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May 21, 2004
The Ivory Tower

Stanley Fish, retiring dean of Liberal Arts at the University of Illinois-Chicago, argues in a New York Times op-ed that academia dilutes and warps its raison d'etre when it attempts to play active roles in partisan politics. Instead, Fish exhorts his colleagues to focus on the truly academic roles of analysis and scholarship:

Marx famously said that our job is not to interpret the world, but to change it. In the academy, however, it is exactly the reverse: our job is not to change the world, but to interpret it. While academic labors might in some instances play a role in real-world politics if, say, the Supreme Court cites your book on the way to a decision it should not be the design or aim of academics to play that role.

While academics in general will agree that a university should not dance to the tune of external constituencies, they will most likely resist the injunction to police the boundary between academic work and political work. They will resist because they simply don't believe in the boundary they believe that all activities are inherently political, and an injunction to avoid politics is meaningless and futile.

Unfortunately, while Fish hits all of the structural arguments in reserving academic efforts for academia, he addresses none of the most corrosive damage done by academics who insist on dragging partisanship into their work. Fish misses the best argument of all for his point, which is that continued partisanship on the part of professors and college administrators fatally undermines the weakness of their autonomy and the trust that had been built into their independent viewpoint over centuries of scholarly and scientific approach to issues, large and small. Advocacy destroys credibility, and without credibility, a university becomes nothing more than an expensive partisan think tank.

Academics simply can't have it both ways. If they insist on taking an active part in the partisanship in either the official capacities of their roles as academics or leaning on those credentials for greater personal impact, then they move the partisan battlefields to the campuses of the universities and colleges whence they come. How often do we hear from professors taking active roles in partisan debates on issues like the war on terror, welfare reform (an example noted by Fish), economics, and the like, in their capacity as academics? Protests against war and globalization and other pet causes would not be complete without lectures from local and national academics. And yet when studies demonstrate the overwhelmingly leftist bias in higher education, academics cry "McCarthyism" and accuse their critics of attempting to sabotage the independence of the universities and stifling free debate. They want the freedom to engage in partisanship without the consequences of having their qualifications and motivations called into question, while they routinely do the same to their partisan targets. It's not McCarthyism, it's politics, and if they find it distasteful, they should avoid it as Fish implores.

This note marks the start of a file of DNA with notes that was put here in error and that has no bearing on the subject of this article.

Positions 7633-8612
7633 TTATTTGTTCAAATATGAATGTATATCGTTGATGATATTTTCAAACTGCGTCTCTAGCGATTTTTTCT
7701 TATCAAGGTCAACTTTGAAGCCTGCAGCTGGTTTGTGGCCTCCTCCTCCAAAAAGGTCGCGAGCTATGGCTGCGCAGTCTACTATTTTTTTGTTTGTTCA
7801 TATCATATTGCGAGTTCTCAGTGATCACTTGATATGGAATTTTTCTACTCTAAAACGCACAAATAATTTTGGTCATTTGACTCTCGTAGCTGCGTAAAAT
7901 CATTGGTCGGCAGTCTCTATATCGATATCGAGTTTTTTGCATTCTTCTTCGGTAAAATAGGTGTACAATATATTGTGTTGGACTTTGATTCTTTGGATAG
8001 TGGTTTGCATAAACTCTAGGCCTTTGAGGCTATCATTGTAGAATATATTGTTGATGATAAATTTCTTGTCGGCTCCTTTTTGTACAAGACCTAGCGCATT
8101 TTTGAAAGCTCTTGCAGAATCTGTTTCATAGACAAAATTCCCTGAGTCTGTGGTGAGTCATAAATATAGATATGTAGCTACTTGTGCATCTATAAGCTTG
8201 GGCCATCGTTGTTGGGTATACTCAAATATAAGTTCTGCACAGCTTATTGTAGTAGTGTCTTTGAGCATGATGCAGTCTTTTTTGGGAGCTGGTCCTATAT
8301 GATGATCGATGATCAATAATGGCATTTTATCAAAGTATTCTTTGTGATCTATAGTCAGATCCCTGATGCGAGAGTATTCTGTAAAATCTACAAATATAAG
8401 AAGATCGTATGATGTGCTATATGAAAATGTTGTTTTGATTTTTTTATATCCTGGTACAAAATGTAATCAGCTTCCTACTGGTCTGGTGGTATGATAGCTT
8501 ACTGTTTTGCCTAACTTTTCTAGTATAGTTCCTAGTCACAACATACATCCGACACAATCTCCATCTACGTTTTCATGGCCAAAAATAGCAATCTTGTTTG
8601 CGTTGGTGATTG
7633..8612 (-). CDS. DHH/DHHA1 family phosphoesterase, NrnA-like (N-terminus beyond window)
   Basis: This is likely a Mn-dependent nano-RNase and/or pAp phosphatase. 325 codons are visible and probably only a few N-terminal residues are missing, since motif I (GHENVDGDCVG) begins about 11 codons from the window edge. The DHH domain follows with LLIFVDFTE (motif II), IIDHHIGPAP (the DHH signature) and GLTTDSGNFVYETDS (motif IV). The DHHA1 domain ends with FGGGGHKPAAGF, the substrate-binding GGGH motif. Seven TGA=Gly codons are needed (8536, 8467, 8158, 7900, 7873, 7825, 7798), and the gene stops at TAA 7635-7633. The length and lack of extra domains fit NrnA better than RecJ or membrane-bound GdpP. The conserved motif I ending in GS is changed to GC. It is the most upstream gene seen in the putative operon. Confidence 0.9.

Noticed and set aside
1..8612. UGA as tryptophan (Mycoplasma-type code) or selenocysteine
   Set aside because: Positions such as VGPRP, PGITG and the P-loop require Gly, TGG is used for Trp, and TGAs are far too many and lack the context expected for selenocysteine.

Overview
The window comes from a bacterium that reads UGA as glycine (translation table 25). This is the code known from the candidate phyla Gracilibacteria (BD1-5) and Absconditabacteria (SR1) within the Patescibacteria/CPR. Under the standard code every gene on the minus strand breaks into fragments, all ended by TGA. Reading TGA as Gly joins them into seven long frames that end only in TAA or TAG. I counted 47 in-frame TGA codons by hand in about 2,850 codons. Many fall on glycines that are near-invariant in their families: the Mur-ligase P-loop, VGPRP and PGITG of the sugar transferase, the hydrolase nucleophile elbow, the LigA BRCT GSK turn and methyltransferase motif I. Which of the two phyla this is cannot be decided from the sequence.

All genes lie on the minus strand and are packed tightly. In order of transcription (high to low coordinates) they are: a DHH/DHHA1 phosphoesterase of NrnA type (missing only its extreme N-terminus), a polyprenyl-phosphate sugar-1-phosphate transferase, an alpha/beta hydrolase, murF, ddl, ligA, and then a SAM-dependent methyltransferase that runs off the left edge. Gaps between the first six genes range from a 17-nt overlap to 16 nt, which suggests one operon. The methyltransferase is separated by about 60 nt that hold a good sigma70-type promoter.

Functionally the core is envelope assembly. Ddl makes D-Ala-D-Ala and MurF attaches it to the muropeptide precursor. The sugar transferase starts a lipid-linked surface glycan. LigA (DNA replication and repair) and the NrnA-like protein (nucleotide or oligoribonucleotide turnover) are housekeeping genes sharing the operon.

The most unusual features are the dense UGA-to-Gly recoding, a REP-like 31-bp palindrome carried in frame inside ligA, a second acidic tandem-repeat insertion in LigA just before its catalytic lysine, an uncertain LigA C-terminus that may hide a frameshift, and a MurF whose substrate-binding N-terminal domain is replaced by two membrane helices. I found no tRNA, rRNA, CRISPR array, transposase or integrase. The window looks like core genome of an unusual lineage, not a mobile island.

Fish makes a number of good points in his article, but in my mind, he missed a golden opportunity on his way to retirement to tell his friends exactly how badly they're damaging the institutions they serve. Perhaps they will read between the lines, but I suspect most of them will miss the real danger. It's a message they don't want to hear, and for Fish's part, one he didn't want to communicate.

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Posted by Ed Morrissey at May 21, 2004 7:13 AM

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» Crawl back under your ivory tower from SCSU Scholars
Captain Ed notes that Fish has " missed a golden opportunity on his way to retirement to tell his friends exactly how badly they're damaging the institutions they serve." I don't agree: The quote below is as good a damnation as you will find. [Read More]

Tracked on May 21, 2004 1:14 PM

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